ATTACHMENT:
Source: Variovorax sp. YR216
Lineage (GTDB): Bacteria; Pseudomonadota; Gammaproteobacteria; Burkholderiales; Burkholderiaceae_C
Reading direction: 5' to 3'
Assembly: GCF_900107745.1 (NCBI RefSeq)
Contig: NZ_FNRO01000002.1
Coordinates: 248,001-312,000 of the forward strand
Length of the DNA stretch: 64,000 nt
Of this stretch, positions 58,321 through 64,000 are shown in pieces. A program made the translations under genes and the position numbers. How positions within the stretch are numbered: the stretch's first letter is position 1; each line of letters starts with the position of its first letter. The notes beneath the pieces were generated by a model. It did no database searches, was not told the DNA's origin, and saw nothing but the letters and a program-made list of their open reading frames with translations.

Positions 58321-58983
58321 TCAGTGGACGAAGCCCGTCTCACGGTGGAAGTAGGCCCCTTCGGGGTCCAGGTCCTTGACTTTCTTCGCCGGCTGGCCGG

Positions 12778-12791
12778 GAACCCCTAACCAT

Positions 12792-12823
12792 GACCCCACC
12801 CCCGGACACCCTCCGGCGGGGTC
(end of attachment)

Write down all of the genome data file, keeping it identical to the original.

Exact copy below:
Source: Variovorax sp. YR216
Lineage (GTDB): Bacteria; Pseudomonadota; Gammaproteobacteria; Burkholderiales; Burkholderiaceae_C
Reading direction: 5' to 3'
Assembly: GCF_900107745.1 (NCBI RefSeq)
Contig: NZ_FNRO01000002.1
Coordinates: 248,001-312,000 of the forward strand
Length of the DNA stretch: 64,000 nt
Of this stretch, positions 58,321 through 64,000 are shown in pieces. A program made the translations under genes and the position numbers. How positions within the stretch are numbered: the stretch's first letter is position 1; each line of letters starts with the position of its first letter. The notes beneath the pieces were generated by a model. It did no database searches, was not told the DNA's origin, and saw nothing but the letters and a program-made list of their open reading frames with translations.

Positions 58321-58983
58321 TCAGTGGACGAAGCCCGTCTCACGGTGGAAGTAGGCCCCTTCGGGGTCCAGGTCCTTGACTTTCTTCGCCGGCTGGCCGG

Positions 12778-12791
12778 GAACCCCTAACCAT

Positions 12792-12823
12792 GACCCCACC
12801 CCCGGACACCCTCCGGCGGGGTC